35. A shaped article comprising the expanded form of the core-shell tetrafluoroethylene (TFE) copolymer of the fine powder type of claim 34 which is paste-extrudable and expandable by stretching to a stretch ratio of at least 25:1 without breaking, which article has a matrix tensile strength in at least one direction exceeding 5000 psi.
36. An expandable core-shell tetrafluoroethylene (TFE) copolymer comprising:
(1) a first, core portion comprising a polymer chain of TFE monomers and at least one comonomer, said comonomer being an ethylenically unsaturated comonomer; and
(2) a second, shell portion consisting of a polymer chain consisting of TFE monomers,
wherein said expandable core-shell tetrafluoroethylene copolymer comprises less than 95.0% by weight polymerized tetrafluoroethylene (TFE) monomer units and greater than 5.0% by weight polymerized monomer units of said at least one comonomer based on total weight of polymer and produced by the following process:
(a) copolymerizing said TFE monomer and said at least one comonomer in a pressurized reactor by feeding less than 95.0% by weight of said TFE monomer into said pressurized reactor and feeding greater than 5.0% by weight of said at least one comonomer into said pressurized reactor, wherein percentages are based upon total weight of monomers fed,
(b) initiating polymerization of said TFE monomers and said at least one comonomer with a free radical initiator, and
(c) stopping the feeding of said at least one comonomer prior to completion of the polymerization reaction, and, optionally,
(d) removing excess said at least one comonomer from said reactor prior to completion of polymerization.
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JP2010527972A JP5670733B2 (en) 2007-10-04 2008-10-01 Stretchable tfe copolymers, their production and their porous expanded articles
BRPI0817610A2 BRPI0817610A2 (en) 2007-10-04 2008-10-01 copolymers of tetrafluoroethylene expandable, its production method and expanded porous items made with them.
EP20080835388 EP2201050B1 (en) 2007-10-04 2008-10-01 Expandable tfe copolymers, method of making, and porous, expanded articles thereof
RU2010117247A RU2491300C2 (en) 2007-10-04 2008-10-01 Expanding copolymers of tetrafluoroethylene, method of their obtaining and porous expanding products from them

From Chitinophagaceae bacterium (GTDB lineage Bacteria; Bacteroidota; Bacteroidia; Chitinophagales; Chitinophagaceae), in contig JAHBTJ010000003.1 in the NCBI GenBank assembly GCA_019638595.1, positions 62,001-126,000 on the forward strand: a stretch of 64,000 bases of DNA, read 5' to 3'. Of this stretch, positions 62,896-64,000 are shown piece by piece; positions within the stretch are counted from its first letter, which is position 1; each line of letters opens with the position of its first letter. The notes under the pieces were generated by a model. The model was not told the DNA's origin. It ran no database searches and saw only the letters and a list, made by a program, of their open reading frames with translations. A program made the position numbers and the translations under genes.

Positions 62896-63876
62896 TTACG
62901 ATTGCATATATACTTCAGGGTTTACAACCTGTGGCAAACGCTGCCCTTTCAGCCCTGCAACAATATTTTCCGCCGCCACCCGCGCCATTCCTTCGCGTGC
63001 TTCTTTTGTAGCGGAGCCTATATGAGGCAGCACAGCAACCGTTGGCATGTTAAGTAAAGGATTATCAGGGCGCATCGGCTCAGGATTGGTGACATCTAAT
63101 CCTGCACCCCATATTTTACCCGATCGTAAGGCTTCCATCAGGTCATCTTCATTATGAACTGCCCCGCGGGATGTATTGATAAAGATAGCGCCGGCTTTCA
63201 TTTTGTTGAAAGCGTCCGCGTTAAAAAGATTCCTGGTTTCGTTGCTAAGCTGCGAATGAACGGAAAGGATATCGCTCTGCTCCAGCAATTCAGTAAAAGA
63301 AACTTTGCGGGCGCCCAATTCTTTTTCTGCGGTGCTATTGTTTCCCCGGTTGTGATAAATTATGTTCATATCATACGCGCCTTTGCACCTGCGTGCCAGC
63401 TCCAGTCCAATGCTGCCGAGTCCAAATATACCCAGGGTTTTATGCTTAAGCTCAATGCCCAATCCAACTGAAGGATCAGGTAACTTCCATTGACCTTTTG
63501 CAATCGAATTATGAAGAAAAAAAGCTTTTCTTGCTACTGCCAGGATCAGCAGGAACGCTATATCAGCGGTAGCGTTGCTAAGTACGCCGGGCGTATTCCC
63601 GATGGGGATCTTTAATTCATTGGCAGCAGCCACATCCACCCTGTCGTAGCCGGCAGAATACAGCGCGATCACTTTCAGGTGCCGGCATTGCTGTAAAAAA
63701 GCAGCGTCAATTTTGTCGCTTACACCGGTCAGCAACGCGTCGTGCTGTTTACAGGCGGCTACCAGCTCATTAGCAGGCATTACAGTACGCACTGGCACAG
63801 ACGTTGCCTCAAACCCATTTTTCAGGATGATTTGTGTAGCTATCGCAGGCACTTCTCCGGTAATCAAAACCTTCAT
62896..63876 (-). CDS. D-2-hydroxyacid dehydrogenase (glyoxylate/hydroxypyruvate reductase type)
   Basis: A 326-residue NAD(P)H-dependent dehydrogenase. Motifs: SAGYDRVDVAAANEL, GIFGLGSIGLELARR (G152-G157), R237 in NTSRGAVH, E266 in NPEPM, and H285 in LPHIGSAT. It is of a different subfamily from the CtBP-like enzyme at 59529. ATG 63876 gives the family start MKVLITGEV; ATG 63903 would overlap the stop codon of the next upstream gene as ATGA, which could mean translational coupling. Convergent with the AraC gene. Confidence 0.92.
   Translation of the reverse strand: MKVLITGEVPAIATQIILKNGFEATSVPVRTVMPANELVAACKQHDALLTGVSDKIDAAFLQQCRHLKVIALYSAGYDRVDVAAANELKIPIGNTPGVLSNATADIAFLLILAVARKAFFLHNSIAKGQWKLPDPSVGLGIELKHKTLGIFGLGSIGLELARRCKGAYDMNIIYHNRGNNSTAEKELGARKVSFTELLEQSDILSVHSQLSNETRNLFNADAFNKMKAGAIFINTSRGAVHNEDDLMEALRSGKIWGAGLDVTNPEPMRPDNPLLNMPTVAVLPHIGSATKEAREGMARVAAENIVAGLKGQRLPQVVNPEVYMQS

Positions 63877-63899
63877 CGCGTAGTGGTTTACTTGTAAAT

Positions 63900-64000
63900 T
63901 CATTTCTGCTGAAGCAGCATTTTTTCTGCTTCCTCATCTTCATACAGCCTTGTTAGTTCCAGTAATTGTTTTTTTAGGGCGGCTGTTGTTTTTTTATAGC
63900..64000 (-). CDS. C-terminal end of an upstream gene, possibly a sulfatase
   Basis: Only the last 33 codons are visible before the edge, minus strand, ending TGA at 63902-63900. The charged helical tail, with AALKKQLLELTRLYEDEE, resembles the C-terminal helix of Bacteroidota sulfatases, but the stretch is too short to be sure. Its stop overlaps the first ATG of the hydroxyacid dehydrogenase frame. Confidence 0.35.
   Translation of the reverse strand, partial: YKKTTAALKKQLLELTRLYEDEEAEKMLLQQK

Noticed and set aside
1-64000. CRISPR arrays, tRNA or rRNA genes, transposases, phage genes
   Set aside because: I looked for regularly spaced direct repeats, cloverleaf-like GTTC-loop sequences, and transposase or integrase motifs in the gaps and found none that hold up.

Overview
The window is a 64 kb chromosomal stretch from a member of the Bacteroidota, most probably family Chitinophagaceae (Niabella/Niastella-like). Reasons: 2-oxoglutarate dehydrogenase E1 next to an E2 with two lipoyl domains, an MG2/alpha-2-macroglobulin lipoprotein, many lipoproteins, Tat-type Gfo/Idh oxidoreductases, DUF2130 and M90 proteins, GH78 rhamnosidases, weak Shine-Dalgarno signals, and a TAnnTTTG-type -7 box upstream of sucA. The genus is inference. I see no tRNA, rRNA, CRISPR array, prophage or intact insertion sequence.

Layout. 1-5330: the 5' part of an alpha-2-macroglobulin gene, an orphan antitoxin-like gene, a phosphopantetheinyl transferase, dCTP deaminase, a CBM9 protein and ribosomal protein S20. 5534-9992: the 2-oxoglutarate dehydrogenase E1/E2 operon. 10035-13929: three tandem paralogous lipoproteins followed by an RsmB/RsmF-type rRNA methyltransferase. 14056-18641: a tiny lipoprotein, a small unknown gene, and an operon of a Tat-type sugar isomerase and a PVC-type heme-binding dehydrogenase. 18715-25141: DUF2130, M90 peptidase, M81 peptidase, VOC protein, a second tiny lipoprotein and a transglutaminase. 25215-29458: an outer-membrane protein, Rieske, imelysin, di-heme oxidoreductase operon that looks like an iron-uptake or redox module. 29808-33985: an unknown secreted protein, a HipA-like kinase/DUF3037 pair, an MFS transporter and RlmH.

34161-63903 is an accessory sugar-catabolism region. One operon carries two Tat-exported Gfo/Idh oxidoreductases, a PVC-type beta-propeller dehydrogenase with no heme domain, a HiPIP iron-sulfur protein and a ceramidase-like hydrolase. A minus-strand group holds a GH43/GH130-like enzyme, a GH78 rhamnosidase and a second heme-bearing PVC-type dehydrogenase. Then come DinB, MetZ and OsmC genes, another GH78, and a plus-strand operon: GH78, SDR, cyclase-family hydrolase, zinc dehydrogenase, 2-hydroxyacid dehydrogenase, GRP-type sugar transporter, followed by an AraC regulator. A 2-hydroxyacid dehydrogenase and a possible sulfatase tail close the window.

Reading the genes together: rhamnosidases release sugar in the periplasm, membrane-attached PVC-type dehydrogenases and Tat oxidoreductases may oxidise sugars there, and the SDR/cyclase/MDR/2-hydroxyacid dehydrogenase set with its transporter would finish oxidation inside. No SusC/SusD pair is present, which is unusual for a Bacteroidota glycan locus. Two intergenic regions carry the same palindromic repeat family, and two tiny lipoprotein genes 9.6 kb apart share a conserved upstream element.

PCT/US2008/011349 WO2009045423A1 (en) 2007-10-04 2008-10-01 Expandable tfe copolymers, method of making, and porous, expanded articles thereof
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US13792398 US8911844B2 (en) 2007-10-04 2013-03-11 Expanded TFE copolymers, method of making and porous, expanded articles thereof
US14096089 US9193811B2 (en) 2007-10-04 2013-12-04 Expandable TFE copolymers, method of making, and porous, expanded articles thereof
US14577566 US9650479B2 (en) 2007-10-04 2014-12-19 Dense articles formed from tetrafluoroethylene core shell copolymers and methods of making the same
US14883772 US9593223B2 (en) 2007-10-04 2015-10-15 Expandable TFE copolymers, method of making, porous, expanded article thereof
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WO2017106237A2 (en) 2015-12-14 2017-06-22 W.L. Gore & Associates, Inc. Fabrics containing expanded polytetrafluoroethylene fibers
WO2017123840A1 (en) 2016-01-15 2017-07-20 W.L. Gore & Associates, Inc. Medical delivery device with laminated stopper
WO2017123838A1 (en) 2016-01-15 2017-07-20 W.L. Gore & Associates, Inc. Systems and methods for detecting syringe seal defects
WO2017136621A1 (en) 2016-02-03 2017-08-10 W. L. Gore & Associates, Inc. Textured, breathable textile laminates and garments prepared therefrom
WO2017176522A1 (en) 2016-04-08 2017-10-12 W.L. Gore & Associates, Inc. Affinity chromatography devices
WO2017223536A1 (en) 2016-06-24 2017-12-28 Alston Steven M Drug coated balloons and techniques for increasing vascular permeability
WO2018102053A1 (en) 2016-11-30 2018-06-07 W. L. Gore & Associates, Inc. Thermal insulation packages
WO2018185183A1 (en) 2017-04-04 2018-10-11 W. L. Gore & Associates Gmbh Dielectric composite with reinforced elastomer and integrated electrode
WO2018195169A1 (en) 2017-04-18 2018-10-25 W. L. Gore & Associates, Inc. Deployment constraining sheath that enables staged deployment by device section